EEOC issued a Right To Sue Letter until the plaintiff requested one. Moreover, in this case, there is no evidence, testimonial or documentary, to indicate that the plaintiff received any communication from the EEOC once he filed a Complaint with the State Division, although the EEOC deemed the plaintiff's Title VII charge filed upon the plaintiff's filing of a claim with the State Division and the State Division issued a finding of probable cause in 1978.
Particularly in light of the fact that plaintiff was proceeding pro se at that time, and recognizing Title VII's generally complex and comprehensive administrative scheme, this Court does not find the plaintiff's delay so unreasonable under the facts in this case so as to bar his claim under the doctrine of laches.
This Court is aware of authority holding a plaintiff's Title VII claim barred by a laches defense where the plaintiff delayed filing suit in federal court.
For example, in Garrett v. General Motors Corp., 844 F.2d 559 (8th Cir. 1988), cert. denied, 488 U.S. 908, 109 S. Ct. 259, 102 L. Ed. 2d 248 (1988), the Eighth Circuit affirmed the district court's holding that laches barred plaintiff's Title VII claim. In that case, plaintiff obtained a Right To Sue letter, by request, approximately 14 years after he filed a Title VII charge with the EEOC. Although, as in this case, the EEOC failed to issue any determination on the plaintiff's claim to the plaintiff, the Court found that the plaintiff's attempts to contact the EEOC during the fourteen year period were minimal and that he did not actively pursue his claim. Similarly in Jeffries v. Chicago Transit Authority, 770 F.2d 676 (7th Cir. 1985), cert. denied, 475 U.S. 1050, 106 S. Ct. 1273, 89 L. Ed. 2d 581 (1986), the Seventh Circuit affirmed the district court's holding that laches barred plaintiff's Title VII claim. In that case the EEOC issued a Right To Sue Letter ten years after the plaintiff filed his Title VII charge. The district court found that the plaintiff took no action with respect to his charge for nine of the ten years.
Unlike Garrett and Jeffries, in this case there is absolutely no evidence before this Court to indicate what efforts, if any, the plaintiff undertook to pursue his Title VII claim with the EEOC. Therefore, this Court cannot find, as did the Courts in those cases, the plaintiff simply did nothing for an extended period time. Additionally, in Jeffries, the plaintiff was represented by counsel during his state administrative proceedings, unlike the plaintiff here. It is unclear if the Garrett plaintiff proceeded pro se.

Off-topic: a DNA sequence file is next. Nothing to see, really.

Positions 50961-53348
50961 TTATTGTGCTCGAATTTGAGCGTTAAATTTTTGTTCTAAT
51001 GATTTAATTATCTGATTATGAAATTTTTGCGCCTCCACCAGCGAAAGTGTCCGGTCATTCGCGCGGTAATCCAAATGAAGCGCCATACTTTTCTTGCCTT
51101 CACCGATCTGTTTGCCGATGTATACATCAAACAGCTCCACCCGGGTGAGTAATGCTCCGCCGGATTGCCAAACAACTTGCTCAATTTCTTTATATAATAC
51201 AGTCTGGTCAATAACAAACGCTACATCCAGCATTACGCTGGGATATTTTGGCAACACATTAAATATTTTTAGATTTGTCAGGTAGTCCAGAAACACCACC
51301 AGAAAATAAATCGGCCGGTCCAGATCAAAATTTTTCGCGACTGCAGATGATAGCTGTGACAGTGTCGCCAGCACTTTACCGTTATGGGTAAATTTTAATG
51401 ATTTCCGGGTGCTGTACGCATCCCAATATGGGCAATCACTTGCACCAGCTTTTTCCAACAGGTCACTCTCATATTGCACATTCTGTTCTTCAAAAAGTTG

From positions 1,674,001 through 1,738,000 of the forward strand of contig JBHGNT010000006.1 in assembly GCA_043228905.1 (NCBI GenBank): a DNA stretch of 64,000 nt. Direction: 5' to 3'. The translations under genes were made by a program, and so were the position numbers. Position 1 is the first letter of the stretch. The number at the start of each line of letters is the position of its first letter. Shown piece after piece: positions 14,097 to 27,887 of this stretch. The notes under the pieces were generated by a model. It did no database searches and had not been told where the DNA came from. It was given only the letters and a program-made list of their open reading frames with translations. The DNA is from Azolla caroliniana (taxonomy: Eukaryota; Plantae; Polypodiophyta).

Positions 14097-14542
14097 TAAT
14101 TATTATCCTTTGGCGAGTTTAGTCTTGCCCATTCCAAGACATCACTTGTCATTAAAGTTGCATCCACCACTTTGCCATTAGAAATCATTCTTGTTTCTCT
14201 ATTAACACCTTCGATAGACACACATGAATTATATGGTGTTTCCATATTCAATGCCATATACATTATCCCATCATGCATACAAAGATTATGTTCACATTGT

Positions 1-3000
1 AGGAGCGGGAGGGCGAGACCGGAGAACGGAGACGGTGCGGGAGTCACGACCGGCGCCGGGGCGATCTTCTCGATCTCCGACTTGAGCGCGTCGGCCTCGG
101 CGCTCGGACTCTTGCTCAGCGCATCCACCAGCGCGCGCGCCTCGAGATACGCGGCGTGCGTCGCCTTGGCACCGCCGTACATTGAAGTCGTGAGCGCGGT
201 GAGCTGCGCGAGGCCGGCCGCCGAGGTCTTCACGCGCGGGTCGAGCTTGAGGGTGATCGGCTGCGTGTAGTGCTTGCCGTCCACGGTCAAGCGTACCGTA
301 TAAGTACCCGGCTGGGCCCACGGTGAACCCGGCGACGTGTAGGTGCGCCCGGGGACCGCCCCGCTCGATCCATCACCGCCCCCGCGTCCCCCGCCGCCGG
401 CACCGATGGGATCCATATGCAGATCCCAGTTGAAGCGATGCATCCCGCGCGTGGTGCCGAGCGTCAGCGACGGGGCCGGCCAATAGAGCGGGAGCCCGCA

However, even had the Union shown that the plaintiff unreasonably delayed filing this lawsuit, Local 41 must still demonstrate that it suffered prejudice as a result of the delay. Local 41 has made no specific showing at trial with respect to its claimed prejudice. This Court assumes that Local 41, in accordance with its pretrial memorandum, is arguing that witnesses and evidence became unavailable over time. Several individuals employed by Local 41 and involved in events relevant to this lawsuit, who may have testified as defenses witnesses at trial, are now dead. Arguably, these individuals might have been key witnesses for the defense. However, there were several other available witnesses which Local 41 listed on its pretrial statement but did not call to testify at trial, including former officials of Local 41's examining board and one of the plaintiff's classroom instructors.
Additionally, although Local 41 did produce several Journeyman's examinations of Second Cycle trainees, Local 41 no longer had available the Journeyman Electrician examinations of apprentices for the same period. Local 41 cannot reasonably argue that it has suffered prejudice due to the unavailability of the apprentice examinations, because, in this Court's view, due to their absence the plaintiff was unable to prove much of his case. Local 41 has not demonstrated the unavailability of any other evidence.
Therefore, this Court holds that the plaintiff's recovery is not barred by the doctrine of laches.
For the reasons set forth above, this Court holds that the defendant, Local 41 of the International Brotherhood of Electrical Workers, discriminated against the plaintiff, Solomon Myree, Sr., because of his race in violation of Title VII of the Civil Rights Act of 1964.
IT HEREBY IS ORDERED, that this Court holds that the defendant discriminated against the plaintiff because of his race, in violation of Title VII of the Civil Rights Act of 1964, 42 U.S.C §§ 2000e et seq.
FURTHER, that this Court shall discuss the issue of damages at a status conference scheduled for March 12, 1992 at 9:30 a.m. in Part IV, Mahoney State Office Building, 65 Court Street, Buffalo, New York.
Dated: March 6, 1992
Buffalo, New York
WILLIAM M. SKRETNY
United States District Judge